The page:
During the study period, half of the haulage companies that moved pigs between producers operated within a single region. This result is in agreement with the local clustering of haulage use observed in a survey of quality assured producers in GB  and may create some geographical limitations to disease spread. In contrast, nearly 20% of movements to slaughter were sent across the border to England, especially in regions close to the border and in the East of England (Figure 6B, Tables 1 and 2). Although this pattern of pig movements to England highlights the reduced capacity of the Scottish slaughterhouses to process pigs, particular attention should be paid to its implication in the spread of diseases between England and Scotland. Increased cross-border movements of live animals and vehicles between England and Scotland is likely to significantly increase the risk of disease incursion from one country to another, either directly or due to returning vehicles [19, 50]. From the point of view of livestock disease regulation agency, surveillance should therefore be modulated as a function of the frequency of incoming movements and the density of movements within Scotland. As such, targeting producers in “South Scotland” and “Scotland Central Belt”, as the likely entry point from cross border movements would likely be the most cost-efficient surveillance strategy for cross-border incursions. In contrast, farms in “Mid Scotland and Fife” may be tagged with a lower priority as it seems relatively isolated from farms in the other regions in terms of trade (Figure 6).
This study has shown that the non-commercial and the commercial sectors of the Scottish swine industry coexist, showing a level of connectivity greater than expected and characterised by relatively frequent on- and off-movements of animals. We further identified differences between producer types in several animal movement characteristics which are known to increase the risk of disease spread. Specifically, distance travelled and the use of haulage were found to be significantly different between producers and dependent on the type of the producer of origin of the pig movement. As well as providing interesting insight into the structure of the swine industry in Scotland, our findings provide crucial information which policy makers may use to develop more robust biosecurity and surveillance plans. These latter would secure the resilience of the Scottish swine industry to incursions of exotic notifiable diseases. Further research is being conducted to determine biosecurity and animal trading behaviours of small pig producers throughout Scotland. Together with our findings, results of these studies may shed some lights on the impact of the non-commercial swine sector on the spread of notifiable diseases and, ultimately, on the quality of the contingency procedures currently in place to face incursions in Scotland and GB.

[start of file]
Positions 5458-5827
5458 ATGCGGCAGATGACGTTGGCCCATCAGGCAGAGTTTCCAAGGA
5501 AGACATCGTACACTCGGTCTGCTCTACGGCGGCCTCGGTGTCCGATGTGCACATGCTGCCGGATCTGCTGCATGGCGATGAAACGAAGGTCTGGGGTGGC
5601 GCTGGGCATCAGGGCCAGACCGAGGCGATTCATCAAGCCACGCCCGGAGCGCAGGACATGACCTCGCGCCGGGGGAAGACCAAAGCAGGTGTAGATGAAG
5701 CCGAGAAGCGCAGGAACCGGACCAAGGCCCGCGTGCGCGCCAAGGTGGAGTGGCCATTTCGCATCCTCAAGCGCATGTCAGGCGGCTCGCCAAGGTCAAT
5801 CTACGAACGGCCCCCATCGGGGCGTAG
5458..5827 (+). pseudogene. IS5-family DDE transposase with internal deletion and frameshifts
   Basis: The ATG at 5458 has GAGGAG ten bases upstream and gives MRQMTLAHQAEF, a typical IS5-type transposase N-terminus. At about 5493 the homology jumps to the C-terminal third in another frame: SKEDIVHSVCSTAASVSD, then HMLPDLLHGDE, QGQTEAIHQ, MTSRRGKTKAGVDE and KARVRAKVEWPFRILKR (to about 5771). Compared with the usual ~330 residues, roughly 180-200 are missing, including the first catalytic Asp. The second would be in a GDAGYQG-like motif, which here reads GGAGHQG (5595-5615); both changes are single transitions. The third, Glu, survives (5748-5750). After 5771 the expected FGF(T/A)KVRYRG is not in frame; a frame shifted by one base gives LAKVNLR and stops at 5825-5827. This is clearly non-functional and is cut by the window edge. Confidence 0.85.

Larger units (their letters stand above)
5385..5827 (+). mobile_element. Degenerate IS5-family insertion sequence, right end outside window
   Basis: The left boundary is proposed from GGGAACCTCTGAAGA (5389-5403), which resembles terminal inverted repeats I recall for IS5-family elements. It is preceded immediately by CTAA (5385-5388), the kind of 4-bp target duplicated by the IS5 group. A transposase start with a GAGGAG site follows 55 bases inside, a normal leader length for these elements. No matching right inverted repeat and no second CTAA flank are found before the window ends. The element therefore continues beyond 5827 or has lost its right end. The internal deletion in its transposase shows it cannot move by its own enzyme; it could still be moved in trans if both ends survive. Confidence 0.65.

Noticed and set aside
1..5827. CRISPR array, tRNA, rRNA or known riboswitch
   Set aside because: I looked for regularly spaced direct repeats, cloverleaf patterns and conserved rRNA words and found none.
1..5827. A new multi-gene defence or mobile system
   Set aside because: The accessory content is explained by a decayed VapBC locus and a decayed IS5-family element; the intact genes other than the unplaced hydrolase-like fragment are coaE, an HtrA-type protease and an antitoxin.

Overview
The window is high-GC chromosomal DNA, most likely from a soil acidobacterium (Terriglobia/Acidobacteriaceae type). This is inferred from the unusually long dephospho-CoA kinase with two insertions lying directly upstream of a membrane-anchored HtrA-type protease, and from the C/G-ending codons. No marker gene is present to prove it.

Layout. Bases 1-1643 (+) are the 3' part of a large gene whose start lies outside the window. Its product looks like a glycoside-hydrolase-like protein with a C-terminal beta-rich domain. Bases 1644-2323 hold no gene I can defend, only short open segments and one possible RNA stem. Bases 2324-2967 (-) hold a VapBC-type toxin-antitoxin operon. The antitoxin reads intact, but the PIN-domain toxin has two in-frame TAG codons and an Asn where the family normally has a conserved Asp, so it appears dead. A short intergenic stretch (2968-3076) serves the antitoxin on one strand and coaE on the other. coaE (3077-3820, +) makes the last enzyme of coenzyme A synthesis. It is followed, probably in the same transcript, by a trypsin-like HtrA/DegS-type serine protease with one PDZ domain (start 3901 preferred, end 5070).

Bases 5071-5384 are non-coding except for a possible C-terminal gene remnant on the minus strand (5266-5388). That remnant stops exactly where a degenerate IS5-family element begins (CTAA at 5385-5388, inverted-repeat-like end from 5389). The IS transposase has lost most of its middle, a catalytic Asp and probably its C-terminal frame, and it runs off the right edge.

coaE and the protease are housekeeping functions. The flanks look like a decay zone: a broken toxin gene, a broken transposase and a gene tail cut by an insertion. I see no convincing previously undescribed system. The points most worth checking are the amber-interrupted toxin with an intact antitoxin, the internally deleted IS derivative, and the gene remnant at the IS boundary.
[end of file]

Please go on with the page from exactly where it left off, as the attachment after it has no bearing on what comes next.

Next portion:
All movement data were extracted from Scottish Livestock Electronic Identification and Traceability database system (ScotEID) which was implemented in November 2011. To avoid selection bias due to inevitable missing or non-reported movements in the early stages of implementation of the database, we restricted our analysis to all movements recorded from January 1st 2012 to May 31st 2013. We used January 1st 2012 for the start of the study period, on the basis that (1) it corresponds to the time when the previous movement database (the Scottish Animal Movement System, SAMS) recording Scottish animal movements ended (i.e. November 2011), and (2) there has been a stabilisation of the movement pattern since December 2011.